Five Minerals We All Need
mineral world, iron tends to be featured in
the nutrition limelight. But these five minerals deserve to shine as well.
Chromium appears to be
involved in carbohydrate, protein, and fat metabolism and it may enhance blood sugar control in individuals with diabetes.
Chocolate and almonds are good chromium sources. The Institute of Medicine (IOM), one of the National Academies of Science, suggests about 35 micrograms a day for men and 25 micrograms for women. Research studies continue
to examine the role of chromium in the body.
This mineral helps your body control blood pressure, use muscles, and send nerve impulses. You lose potassium through heavy sweating, which is why it often comes in sports drinks. You'll also find potassium in bananas, orange and other citrus juices, beans, peas, legumes, and nuts. The IOM suggests you get about 4,700 mg a day. Most of us don't—but don't take supplements without asking your health care provider, as too much can be dangerous. Instead, add servings of foods and juices rich in potassium.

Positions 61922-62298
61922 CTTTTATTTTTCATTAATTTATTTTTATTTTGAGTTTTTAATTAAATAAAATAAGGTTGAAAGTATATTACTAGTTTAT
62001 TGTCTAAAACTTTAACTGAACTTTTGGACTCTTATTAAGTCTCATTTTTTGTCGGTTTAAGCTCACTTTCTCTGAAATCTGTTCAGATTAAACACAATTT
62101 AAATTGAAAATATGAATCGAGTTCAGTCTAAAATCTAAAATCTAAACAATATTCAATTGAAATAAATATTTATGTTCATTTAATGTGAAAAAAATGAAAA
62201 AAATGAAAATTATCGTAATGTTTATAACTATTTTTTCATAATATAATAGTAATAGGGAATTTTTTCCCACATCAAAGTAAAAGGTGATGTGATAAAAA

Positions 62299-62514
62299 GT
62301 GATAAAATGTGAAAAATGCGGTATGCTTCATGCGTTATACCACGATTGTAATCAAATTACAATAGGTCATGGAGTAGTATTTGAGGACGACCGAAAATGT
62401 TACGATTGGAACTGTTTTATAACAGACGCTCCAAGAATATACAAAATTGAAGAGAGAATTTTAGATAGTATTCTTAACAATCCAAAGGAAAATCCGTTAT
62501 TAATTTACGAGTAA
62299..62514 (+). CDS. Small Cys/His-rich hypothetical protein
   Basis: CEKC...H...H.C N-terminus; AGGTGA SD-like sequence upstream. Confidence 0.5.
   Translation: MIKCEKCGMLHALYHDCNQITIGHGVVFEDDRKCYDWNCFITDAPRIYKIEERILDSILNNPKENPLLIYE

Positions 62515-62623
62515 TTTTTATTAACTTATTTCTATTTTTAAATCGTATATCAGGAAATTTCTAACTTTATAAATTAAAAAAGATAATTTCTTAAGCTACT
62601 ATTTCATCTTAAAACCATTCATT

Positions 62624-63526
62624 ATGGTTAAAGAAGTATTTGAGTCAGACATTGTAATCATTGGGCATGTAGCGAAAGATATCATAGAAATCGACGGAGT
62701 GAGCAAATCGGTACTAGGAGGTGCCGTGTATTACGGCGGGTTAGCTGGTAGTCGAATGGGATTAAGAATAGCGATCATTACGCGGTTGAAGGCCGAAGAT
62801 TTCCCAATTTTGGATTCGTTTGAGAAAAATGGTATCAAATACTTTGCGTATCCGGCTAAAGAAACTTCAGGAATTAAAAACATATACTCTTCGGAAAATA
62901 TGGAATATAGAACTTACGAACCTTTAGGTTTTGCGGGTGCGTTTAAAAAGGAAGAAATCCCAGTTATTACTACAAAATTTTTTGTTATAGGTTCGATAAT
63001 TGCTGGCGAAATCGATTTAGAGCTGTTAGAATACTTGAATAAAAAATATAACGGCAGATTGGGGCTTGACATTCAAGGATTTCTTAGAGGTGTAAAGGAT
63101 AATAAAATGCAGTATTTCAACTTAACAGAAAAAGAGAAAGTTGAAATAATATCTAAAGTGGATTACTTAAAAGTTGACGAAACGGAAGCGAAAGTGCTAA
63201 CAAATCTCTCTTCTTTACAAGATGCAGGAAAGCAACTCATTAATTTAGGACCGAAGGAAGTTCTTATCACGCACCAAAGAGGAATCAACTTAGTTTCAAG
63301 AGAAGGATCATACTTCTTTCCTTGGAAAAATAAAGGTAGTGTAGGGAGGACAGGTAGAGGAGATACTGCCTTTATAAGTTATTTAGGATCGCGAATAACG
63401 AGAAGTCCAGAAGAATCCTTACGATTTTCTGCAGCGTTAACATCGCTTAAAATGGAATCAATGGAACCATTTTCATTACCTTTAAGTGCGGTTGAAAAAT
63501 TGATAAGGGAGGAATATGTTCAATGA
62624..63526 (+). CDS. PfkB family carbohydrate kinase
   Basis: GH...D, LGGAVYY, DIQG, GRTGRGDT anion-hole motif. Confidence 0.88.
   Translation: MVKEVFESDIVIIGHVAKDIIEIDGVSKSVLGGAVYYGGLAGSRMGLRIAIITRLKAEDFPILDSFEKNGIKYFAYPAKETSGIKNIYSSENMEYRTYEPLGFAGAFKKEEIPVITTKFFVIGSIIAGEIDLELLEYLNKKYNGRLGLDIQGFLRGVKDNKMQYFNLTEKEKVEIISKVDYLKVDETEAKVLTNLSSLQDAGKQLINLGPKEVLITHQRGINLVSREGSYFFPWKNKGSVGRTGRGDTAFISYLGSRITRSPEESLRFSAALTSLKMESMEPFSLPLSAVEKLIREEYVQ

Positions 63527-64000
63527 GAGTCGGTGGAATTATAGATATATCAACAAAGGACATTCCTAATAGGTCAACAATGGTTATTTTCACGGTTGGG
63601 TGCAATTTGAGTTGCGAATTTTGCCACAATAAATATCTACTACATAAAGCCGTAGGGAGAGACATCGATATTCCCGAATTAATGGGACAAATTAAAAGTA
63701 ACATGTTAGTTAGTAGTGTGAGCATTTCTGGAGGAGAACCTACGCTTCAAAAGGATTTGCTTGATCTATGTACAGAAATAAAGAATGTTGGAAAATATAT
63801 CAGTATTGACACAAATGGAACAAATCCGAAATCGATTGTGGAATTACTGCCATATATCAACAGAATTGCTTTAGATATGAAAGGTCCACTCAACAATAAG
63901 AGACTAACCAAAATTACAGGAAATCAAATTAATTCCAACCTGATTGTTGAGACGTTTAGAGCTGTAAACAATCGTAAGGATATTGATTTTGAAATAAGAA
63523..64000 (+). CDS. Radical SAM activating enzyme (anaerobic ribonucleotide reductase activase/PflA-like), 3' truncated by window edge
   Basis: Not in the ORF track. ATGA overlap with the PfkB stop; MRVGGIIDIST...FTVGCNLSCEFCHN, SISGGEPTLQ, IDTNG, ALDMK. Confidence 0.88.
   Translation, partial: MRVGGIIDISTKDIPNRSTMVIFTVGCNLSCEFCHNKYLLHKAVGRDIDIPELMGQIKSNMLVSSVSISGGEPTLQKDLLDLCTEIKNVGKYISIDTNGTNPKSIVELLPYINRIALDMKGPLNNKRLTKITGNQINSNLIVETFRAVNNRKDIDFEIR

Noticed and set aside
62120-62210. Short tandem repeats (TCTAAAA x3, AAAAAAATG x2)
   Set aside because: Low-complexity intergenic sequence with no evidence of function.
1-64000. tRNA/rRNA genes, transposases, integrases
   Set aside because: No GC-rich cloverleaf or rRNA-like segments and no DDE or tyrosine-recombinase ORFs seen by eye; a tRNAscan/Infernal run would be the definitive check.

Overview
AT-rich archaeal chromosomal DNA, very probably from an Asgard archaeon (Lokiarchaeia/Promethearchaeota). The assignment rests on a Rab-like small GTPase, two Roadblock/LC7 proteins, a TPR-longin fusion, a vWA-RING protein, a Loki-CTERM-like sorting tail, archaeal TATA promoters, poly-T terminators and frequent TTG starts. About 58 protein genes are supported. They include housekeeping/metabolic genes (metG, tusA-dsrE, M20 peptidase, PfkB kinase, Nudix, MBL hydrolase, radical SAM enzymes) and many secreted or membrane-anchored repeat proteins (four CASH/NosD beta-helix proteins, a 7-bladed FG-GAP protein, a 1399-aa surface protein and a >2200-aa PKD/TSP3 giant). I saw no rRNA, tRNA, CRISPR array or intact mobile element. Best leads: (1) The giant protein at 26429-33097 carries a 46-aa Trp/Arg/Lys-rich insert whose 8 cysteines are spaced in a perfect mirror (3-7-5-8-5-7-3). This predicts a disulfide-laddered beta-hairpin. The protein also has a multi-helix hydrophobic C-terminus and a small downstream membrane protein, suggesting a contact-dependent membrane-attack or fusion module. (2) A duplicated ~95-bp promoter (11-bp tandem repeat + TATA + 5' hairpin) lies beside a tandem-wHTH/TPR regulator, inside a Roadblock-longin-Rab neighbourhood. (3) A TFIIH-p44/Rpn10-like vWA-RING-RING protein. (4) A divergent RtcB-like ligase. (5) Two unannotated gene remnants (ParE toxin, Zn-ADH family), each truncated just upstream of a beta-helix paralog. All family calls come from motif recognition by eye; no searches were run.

It is important for muscle relaxation and blood
clotting. Magnesium is needed to manufacture of ATP (adenosine triphosphate, the body's
main energy molecule). And studies have found that it may enhance blood sugar
control in individuals with diabetes. You'll find magnesium in romaine lettuce, spinach, green beans, peas, and other green vegetables. The IOM suggests about 400 mg a day for men and about 300 mg for women.
Calcium is essential for healthy
bones and teeth,and is necessary for muscle and
blood vessel contraction. Good sources are from milk, yogurt, cheese,
broccoli, kale, and spinach. The recommended dose is about 1000-1200 mg daily,
depending upon your age and gender.
It helps keep your immune system strong, needed for wound healing, and is essential for chemical reactions in the body. In fact, it's used by more than 100
enzymes. You'll find it in beef, chicken, eggs, nuts, grains, fruits and vegetables, and oysters. Don't take extra zinc unless your health care provider tells you to. Men need 11 mg a day, the IOM says. Women need 8 mg.